Is this what schadenfreude feels like?
Riddles of the Sphinx pt 1
I hate that
If you know someone who’s depressed, please resolve never to ask them why. Depression isn’t a straightforward response to a bad situation; depression just is, like the weather.
Try to understand the blackness, lethargy, hopelessness, and loneliness they’re going through. Be there for them when they come through the other side. It’s hard to be a friend to someone who’s depressed, but it is one of the kindest, noblest, and best things you will ever do. — Stephen Fry (via onlinecounsellingcollege)
Department store logic
literally LOLing over here
It works because the dog looks so defiant
Teach me how to find that person MASTER! #9gag
I feel compelled to mention that this is not quite how love works.
I almost forgot my briefcase!
it contains important lab results
(Source: awwww-cute, via captainpunishment)
I need a tumblr setting where I can block any post that contains the word “anaconda”
Flotsam General Store: “Our Aesthetic Will Punch You in the Face”
If you, like me, are interested in things, Flotsam General Store (a new webshop from comedians Eugene Mirman and H. Jon Benjamin) looks promising: things, designed/chosen by them, shipped to you in a sack. It’s a retail concept Mirman and Benjamin have been considering for 20 years. Said Mirman: “People will often say to us, ‘If you weren’t doing comedy or acting, what would you do?’ And I always say ‘I’d be an entrepreneur of mysterious bags.’”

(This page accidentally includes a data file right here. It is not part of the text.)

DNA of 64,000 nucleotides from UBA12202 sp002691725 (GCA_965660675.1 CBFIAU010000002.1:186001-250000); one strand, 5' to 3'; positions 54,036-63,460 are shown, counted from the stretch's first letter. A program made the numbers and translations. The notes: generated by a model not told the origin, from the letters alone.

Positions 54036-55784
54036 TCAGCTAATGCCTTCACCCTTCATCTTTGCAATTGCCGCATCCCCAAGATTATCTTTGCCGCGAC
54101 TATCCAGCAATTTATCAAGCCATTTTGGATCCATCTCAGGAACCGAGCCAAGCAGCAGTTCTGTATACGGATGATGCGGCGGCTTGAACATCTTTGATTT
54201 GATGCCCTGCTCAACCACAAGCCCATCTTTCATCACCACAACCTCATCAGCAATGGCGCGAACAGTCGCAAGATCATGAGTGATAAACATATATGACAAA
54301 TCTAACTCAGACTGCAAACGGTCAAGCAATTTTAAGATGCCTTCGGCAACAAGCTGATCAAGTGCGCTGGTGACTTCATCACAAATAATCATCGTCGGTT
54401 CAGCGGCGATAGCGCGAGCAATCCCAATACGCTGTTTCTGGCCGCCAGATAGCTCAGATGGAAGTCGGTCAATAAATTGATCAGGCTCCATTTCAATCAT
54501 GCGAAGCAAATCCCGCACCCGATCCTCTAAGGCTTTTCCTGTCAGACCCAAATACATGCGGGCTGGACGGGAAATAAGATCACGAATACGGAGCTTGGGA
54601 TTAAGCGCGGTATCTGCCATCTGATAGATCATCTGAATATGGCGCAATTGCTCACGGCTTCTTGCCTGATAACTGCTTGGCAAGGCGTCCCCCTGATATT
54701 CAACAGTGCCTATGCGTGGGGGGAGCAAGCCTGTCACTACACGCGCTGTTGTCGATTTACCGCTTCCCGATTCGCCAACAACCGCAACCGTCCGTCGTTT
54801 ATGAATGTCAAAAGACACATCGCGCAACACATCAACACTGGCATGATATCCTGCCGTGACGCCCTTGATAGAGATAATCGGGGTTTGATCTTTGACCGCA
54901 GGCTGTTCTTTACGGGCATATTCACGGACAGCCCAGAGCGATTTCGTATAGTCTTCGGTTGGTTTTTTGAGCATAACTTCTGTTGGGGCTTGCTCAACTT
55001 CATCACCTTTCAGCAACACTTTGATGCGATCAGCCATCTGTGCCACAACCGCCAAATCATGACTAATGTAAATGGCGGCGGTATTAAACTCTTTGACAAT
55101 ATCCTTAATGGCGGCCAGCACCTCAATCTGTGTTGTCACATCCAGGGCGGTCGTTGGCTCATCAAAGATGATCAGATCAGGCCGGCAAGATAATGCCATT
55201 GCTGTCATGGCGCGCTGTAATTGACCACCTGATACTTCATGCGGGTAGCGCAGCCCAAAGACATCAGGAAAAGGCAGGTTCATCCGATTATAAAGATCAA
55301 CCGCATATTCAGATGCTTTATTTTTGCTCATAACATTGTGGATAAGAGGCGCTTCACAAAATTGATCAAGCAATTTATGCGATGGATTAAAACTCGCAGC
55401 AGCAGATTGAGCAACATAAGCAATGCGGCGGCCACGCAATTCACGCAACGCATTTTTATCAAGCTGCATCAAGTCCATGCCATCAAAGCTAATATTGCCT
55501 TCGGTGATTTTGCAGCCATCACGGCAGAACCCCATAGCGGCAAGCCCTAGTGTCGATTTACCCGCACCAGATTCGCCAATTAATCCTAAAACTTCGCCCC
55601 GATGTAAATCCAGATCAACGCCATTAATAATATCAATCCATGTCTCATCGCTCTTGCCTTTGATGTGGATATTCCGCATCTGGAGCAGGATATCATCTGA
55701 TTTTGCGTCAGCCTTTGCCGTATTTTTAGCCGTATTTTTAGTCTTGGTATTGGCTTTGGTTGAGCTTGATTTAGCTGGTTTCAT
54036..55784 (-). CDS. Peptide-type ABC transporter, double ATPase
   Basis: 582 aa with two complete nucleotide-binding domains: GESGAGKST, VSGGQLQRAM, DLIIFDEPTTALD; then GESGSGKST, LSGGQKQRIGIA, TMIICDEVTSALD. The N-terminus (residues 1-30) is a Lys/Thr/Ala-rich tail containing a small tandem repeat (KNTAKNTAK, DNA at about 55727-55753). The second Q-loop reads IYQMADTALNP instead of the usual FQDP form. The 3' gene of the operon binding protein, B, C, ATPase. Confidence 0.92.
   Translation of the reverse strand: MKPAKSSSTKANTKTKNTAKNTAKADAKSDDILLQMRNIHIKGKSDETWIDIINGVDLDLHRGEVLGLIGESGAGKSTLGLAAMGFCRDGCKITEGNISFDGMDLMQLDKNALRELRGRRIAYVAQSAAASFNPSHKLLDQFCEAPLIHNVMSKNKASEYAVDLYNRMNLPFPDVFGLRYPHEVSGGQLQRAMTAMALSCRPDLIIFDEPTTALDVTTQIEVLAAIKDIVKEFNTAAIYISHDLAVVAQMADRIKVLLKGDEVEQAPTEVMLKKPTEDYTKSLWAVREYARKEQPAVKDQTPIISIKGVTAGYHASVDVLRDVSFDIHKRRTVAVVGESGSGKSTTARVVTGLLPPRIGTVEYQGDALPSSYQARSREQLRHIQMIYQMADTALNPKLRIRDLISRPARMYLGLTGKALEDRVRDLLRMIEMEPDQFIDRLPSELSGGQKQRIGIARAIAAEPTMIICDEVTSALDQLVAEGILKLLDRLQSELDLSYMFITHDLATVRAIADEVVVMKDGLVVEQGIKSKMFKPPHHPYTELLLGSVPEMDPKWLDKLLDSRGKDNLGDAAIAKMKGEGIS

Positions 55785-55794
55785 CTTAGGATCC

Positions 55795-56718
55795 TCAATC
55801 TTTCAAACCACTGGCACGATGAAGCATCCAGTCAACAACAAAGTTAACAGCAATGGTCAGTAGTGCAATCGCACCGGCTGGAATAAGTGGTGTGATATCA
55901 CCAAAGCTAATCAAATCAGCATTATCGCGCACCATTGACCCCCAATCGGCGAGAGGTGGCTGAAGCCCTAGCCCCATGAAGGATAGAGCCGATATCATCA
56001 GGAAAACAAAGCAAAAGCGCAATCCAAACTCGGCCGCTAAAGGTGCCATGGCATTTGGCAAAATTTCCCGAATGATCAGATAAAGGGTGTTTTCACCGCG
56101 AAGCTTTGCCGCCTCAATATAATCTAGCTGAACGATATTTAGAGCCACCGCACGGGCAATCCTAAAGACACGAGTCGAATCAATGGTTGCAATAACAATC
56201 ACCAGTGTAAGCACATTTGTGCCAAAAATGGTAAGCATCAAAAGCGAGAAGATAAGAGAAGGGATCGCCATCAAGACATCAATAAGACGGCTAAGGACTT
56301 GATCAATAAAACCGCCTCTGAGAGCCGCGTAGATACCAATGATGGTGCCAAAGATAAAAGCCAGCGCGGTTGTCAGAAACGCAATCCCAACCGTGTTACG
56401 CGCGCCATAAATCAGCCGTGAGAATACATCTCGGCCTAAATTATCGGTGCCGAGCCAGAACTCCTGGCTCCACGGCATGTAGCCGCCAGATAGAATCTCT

If you’re skeptical of the site, which promises “a post-structural online shopping experience,” you shouldn’t be. “It is definitely real, and the products are real, and the bag is real, and everyone who orders one will get one.”
What You’ll Get
Regarding what you’ll get in your sack: It’s not easy to pin Mirman and Benjamin down at this stage. They know that the initial customers will likely be fans of their comedy work, but they want their designs to stand on their own. “We’re entering the design world, naked as a baby,” said Benjamin. “It’s not going to be, like, a Bob’s Burgers mustache.” According to Mirman, it could be made of forged steel, but it’s not a Toyota Corolla. They won’t rule anything out, although there are no wood projects currently in the works. Some of the items will be wearable. Probably.
The small mystery sack ($40) will contain approximately three items. The larger sacks, currently delayed due to manufacturing lead times, will have more. Said Mirman: “The things that will come in the bag will be somewhere between useful and interesting. People are like ‘Oh, I hope it’s a bag of sand.’ No you don’t, and neither do we want to send you sand.” What will the items be useful for? “Take it to a bar and start a party. Or a fight!” According to Benjamin, they will be “products that will leave a legacy. Something to be proud of for time immemorial.”
Once the sacks start to ship (the site launched Monday), there will be no keeping the mystery products under wraps, and the curators know that. “We aren’t sending a nondisclosure agreement as one of the three items,” said Mirman. But the bag contents will change—“like flotsam, the word”—so what one guy Instagrams won’t necessarily reflect what you’ll get if you order. Once the stuff is out there, Flotsam may offer customer favorites for sale on an individual basis, but they plan on continuing the sack sale model: “Mystery bags forever.”
The Future of Flotsam
If all goes well, Flotsam is considering launching brick and mortar stores, following a traditional path: first New York, then Tokyo, then probably Massachusetts. It’s Benjamin’s goal for Flotsam to be as big as Starbucks. Eventually “in their coffee.” For the skeptical consumer, why trust two actors with $40 to deliver on their promise of good stuff? “$40 is not a big consumer risk,” said Mirman. Added Benjamin, “Look at Maurice McDonald, who started McDonald’s. He had $40, and look what happened.” Plus, shipping is free.